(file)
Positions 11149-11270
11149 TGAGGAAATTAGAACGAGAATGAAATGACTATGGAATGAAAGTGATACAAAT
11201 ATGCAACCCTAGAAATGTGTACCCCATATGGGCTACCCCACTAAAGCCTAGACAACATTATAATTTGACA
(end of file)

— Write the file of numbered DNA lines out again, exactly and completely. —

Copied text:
Positions 11149-11270
11149 TGAGGAAATTAGAACGAGAATGAAATGACTATGGAATGAAAGTGATACAAAT
11201 ATGCAACCCTAGAAATGTGTACCCCATATGGGCTACCCCACTAAAGCCTAGACAACATTATAATTTGACA